A recent comment by the Director of the IRS Whistleblower Office indicates that the IRS is serious about ensuring the success of the Tax Whistleblower Program.
“Where There Is A Choice, The [Tax] Whistleblower Should Win.”
This comment says it all. There are many tough decisions to be made by the IRS, but if the above quote is the true reflection of the attitude of the IRS, then the IRS Tax Whistleblower Program is on its way to being highly successful. However, as background to the above quote, it was said in the context of considering the “fair” and “right” thing to do in tax whistleblower situation.
IRS Whistleblower Office
Some of the tough issues facing the IRS are ….
Is the term “collected proceeds,” as used in I.R.C. § 7623, going to be narrowly defined in the final regulations that are yet to be issued?
We will see. The IRS could go with the true meaning of Congress and reward the tax whistleblower for his/her contribution….or it may narrowly define the term “collected proceeds” as it did in the proposed regulation. For instance, will the term “collected proceeds” include future amounts collected (under certain circumstances) rather than simply past amounts? Will collected proceeds take into considerations net operating losses (NOLs) or tax credits carried back or forward to the years for which the tax whistleblower provided information? Will collected proceeds take into consideration offsets as to refunds owed the taxpayer on other years?
Will the IRS recognize that it must make partial payments to a Tax Whistleblower if there are no prohibitions as to making a partial payment….or will the IRS wait as long as possible in making the tax reward payment to the Whistleblower?
The IRS can always wait until the last penny of tax is collected with respect to a tax liability or until the ten year statute of limitations expires before it feels obligated to paying the tax award/reward to the whistleblower. In fact there are no statutory (or self imposed) deadlines in which to pay a tax reward/award to a whistleblower. However, the IRS may realize that if there are no prohibitions (i.e. the assessment of tax is final (i.e. no further avenue of appeal) and/or the collection of tax is not subject to a claim for refund (two year rule)) as to making a partial payment, it will immediately make the partial payment of the tax award/reward to the Tax Whistleblower.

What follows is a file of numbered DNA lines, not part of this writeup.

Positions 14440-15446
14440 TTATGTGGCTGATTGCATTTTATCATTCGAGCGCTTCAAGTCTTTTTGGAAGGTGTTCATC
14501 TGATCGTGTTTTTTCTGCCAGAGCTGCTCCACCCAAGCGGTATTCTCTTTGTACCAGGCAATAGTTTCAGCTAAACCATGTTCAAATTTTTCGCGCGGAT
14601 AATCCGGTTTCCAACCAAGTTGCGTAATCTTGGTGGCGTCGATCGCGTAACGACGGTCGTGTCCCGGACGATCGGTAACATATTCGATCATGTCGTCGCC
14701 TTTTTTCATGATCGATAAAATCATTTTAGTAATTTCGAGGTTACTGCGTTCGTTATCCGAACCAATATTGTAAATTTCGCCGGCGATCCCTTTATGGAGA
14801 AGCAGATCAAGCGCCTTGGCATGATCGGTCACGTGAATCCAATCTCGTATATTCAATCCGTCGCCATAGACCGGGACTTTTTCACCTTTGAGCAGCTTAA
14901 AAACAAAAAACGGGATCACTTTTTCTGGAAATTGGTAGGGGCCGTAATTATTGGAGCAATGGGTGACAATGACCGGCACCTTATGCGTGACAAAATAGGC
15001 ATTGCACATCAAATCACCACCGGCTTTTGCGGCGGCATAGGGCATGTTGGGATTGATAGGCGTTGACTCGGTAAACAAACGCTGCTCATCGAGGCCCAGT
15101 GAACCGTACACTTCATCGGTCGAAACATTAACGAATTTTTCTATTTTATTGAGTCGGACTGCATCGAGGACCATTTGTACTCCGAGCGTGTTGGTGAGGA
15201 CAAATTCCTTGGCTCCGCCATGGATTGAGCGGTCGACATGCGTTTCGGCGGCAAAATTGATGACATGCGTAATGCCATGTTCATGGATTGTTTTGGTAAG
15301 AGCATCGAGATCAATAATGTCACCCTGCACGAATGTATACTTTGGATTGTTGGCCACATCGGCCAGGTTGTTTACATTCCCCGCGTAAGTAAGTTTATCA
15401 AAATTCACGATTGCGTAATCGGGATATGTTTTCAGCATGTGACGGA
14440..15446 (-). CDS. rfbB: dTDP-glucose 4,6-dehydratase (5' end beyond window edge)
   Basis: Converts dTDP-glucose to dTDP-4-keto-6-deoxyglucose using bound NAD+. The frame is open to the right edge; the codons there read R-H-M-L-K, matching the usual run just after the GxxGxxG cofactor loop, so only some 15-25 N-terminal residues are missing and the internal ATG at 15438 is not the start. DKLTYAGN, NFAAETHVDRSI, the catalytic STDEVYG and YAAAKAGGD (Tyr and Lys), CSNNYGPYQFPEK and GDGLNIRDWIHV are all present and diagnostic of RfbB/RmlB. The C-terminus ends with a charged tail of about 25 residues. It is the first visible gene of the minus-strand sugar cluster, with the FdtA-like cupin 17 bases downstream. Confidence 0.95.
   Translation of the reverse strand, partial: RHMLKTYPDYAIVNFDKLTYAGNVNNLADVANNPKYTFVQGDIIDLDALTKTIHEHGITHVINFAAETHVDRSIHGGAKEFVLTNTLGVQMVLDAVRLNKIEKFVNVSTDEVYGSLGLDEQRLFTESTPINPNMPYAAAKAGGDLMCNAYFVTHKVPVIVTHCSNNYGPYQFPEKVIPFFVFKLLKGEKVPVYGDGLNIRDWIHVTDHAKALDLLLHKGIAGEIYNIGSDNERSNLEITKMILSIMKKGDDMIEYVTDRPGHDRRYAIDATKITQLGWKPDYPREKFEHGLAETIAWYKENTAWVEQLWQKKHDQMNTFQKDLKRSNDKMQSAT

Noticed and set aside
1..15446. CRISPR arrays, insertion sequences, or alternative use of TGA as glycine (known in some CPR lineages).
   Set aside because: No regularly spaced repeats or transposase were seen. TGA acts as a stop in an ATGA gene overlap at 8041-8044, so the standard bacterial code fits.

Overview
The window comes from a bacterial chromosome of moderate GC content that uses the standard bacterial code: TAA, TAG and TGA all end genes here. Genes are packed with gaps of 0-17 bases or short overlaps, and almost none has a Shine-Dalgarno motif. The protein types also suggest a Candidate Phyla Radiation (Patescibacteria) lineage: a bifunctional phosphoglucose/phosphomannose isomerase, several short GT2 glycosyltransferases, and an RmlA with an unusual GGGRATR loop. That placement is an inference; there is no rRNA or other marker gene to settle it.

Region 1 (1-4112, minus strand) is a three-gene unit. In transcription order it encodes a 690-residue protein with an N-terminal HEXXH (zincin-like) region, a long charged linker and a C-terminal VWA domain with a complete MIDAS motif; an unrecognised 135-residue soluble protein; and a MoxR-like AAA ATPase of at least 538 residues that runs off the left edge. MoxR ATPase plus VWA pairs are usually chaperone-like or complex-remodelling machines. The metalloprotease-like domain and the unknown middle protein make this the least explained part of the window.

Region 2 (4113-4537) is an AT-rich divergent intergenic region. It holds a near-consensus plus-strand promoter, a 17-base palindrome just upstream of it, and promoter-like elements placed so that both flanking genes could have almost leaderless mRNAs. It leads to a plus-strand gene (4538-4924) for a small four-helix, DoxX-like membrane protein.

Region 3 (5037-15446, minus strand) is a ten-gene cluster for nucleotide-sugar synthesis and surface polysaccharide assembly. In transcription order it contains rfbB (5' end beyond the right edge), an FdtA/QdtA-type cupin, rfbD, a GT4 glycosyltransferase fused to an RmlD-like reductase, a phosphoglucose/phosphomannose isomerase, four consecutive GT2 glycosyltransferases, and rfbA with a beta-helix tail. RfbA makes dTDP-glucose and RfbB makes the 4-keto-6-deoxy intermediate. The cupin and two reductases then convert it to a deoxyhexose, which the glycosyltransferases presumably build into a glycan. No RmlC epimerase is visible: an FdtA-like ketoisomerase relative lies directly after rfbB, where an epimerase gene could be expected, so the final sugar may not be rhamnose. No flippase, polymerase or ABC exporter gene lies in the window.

Currently this office has submitted a request for partial payment of a tax reward/award for which the Form 211 Claim was filed in 1999 and the tax was paid in 2005. Hopefully the IRS will side with the Whistleblower in this matter and make a partial payment of the tax reward/award in an effort to promote the Tax Whistleblower Program.
Is an “administrative action” as used in I.R.C. § 7623 a “detection of tax” the result of a tax examination, tax assessment, court decision, or is it simply an action by an “administrative agency”, that might include opening a whistleblower file, making a telephone call to the taxpayer, sending a letter to the taxpayer, establishing an “amnesty program” due to the Whistleblower’s Claim, issuing a new Tax Regulation/Notice as a result of the Tax Whistleblower Claim.
Does a “related action” as used I.R.C. § 7623 include subsequent tax years with respect to the same ongoing issues raised in the tax whistleblower claim? Does it include other tax issues discovered by the IRS in the tax examination for which the whistleblower provided information? Does it include other taxpayers for which the IRS discovered as a result of the tax whistleblower claim?
How does the IRS allocate the tax reward between two whistleblowers who both substantially contributed to the determination of tax?
As the bottom line to this blog, there are dozens, if not hundreds, of unresolved issues that will be resolved over time. Let’s hope the IRS lives by the motto…Where There Is A Choice, The [Tax] Whistleblower Should Win.
Should you have any questions or comments as to the IRS tax whistleblower program or obtaining a tax reward, please post comments to this blog, visit our Contact page or call the former IRS attorneys at the Tax Whistleblower Law Firm at 1-877-404-1040.